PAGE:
Some alarming news for Ledger hardware wallet users was announced. The company’s internal records were breached, revealing customer details which include up to a million email addresses. A further 9,500 customers had their full names, numbers, and addresses leaked. While funds secured by Ledger devices are still safe, any users who got an email from the company saying they were affected should be on guard against phishing or even real-world attacks.
The perpetrators of last week’s high profile Twitter hack, in which accounts of various celebrities and leaders were used in a crypto-stealing scam, have been identified. It is alleged that a teenager from Tampa, Florida in the US attempted to launder the stolen coins through Coinbase and BitPay, after failing to properly mix them, and was promptly identified.
After pulling off one of the biggest cryptocurrency scams ever, the core team behind PlusToken has finally been arrested by the police in China. 27 individuals were caught and detained as part of the fraudulent scheme that reportedly attracted over $5.8 billion.
Twitch, the streaming platform with an estimated 15 million daily users, is running a 10% discount special for subscribers who pay with Bitcoin. Twitch is mostly used by gamers to stream their play sessions.
Before we conclude, this week’s “Bitcoin quick question” is what happens to your Bitcoins if you die?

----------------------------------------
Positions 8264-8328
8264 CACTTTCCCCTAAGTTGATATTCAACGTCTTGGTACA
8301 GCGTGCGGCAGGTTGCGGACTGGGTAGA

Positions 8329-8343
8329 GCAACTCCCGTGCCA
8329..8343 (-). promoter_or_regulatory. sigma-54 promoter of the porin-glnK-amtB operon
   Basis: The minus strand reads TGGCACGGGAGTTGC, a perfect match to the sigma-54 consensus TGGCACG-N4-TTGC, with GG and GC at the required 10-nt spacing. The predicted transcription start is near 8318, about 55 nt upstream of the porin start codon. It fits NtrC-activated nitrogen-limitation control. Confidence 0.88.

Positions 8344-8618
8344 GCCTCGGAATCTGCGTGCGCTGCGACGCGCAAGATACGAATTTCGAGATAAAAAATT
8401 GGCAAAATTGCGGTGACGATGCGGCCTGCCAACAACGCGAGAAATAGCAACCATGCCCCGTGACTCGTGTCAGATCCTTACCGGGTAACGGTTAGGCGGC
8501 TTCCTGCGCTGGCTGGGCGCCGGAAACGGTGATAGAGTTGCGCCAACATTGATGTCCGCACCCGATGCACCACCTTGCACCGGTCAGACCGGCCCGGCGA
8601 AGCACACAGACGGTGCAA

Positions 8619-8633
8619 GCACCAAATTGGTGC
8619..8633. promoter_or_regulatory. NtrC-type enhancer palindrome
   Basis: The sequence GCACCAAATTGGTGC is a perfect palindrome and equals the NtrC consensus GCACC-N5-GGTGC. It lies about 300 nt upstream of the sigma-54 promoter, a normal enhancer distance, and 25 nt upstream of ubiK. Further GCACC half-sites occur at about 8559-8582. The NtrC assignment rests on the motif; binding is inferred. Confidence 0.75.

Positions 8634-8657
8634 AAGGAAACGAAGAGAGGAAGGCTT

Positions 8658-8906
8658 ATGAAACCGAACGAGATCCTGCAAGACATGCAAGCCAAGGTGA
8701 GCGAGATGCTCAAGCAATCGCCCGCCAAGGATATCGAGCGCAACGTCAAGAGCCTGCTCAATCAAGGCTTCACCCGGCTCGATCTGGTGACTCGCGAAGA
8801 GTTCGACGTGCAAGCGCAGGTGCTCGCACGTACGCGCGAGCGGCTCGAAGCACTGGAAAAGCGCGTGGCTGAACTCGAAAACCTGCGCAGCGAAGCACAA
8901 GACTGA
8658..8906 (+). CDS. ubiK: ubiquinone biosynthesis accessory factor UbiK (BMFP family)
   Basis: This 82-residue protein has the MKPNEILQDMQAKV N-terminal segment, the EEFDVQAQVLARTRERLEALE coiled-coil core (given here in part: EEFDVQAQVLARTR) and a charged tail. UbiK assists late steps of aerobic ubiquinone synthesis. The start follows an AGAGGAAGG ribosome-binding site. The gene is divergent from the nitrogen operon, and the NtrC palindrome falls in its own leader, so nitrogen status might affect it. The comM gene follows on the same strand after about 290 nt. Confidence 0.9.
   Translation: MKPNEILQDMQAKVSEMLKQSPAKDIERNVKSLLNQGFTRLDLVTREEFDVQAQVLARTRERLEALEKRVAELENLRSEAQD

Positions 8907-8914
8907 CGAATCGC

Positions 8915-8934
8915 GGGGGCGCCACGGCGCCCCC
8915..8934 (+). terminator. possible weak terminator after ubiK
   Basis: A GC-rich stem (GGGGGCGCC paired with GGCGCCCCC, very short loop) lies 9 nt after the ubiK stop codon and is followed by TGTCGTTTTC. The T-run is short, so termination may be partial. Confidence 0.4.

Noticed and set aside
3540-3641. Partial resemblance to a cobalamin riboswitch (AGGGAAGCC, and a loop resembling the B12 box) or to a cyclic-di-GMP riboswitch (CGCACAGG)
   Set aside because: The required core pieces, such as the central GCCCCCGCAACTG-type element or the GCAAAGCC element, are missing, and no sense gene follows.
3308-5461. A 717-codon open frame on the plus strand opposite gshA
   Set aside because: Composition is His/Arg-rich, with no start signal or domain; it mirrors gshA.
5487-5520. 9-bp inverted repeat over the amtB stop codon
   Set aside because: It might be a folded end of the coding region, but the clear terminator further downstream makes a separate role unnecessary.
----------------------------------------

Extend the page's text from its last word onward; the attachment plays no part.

The answer is – it depends. Did you back up your Bitcoins, and ensure someone you trust could gain access to your backups if something bad happens?
Bitcoins, or any cryptocurrency for that matter, are mathematical proofs. These mathematical proofs can be accessed using your mobile or desktop wallet apps, your secure hardware wallet, or can even be written on a piece of paper. As long as someone on your behalf has access to the mathematical proofs – your bitcoins will be safe.
And if they don’t? Your relatives will have to try and locate your backups, or even guess your passwords. For that reason, it is important to be prepared for any scenario. You could leave instructions in your will, leave a trail of clues known only to your relatives, or even create a deadman’s switch. If you want to learn more about Bitcoin inheritance planning, visit the link in the description below.
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That’s what’s happened this week in Bitcoin. See you next week.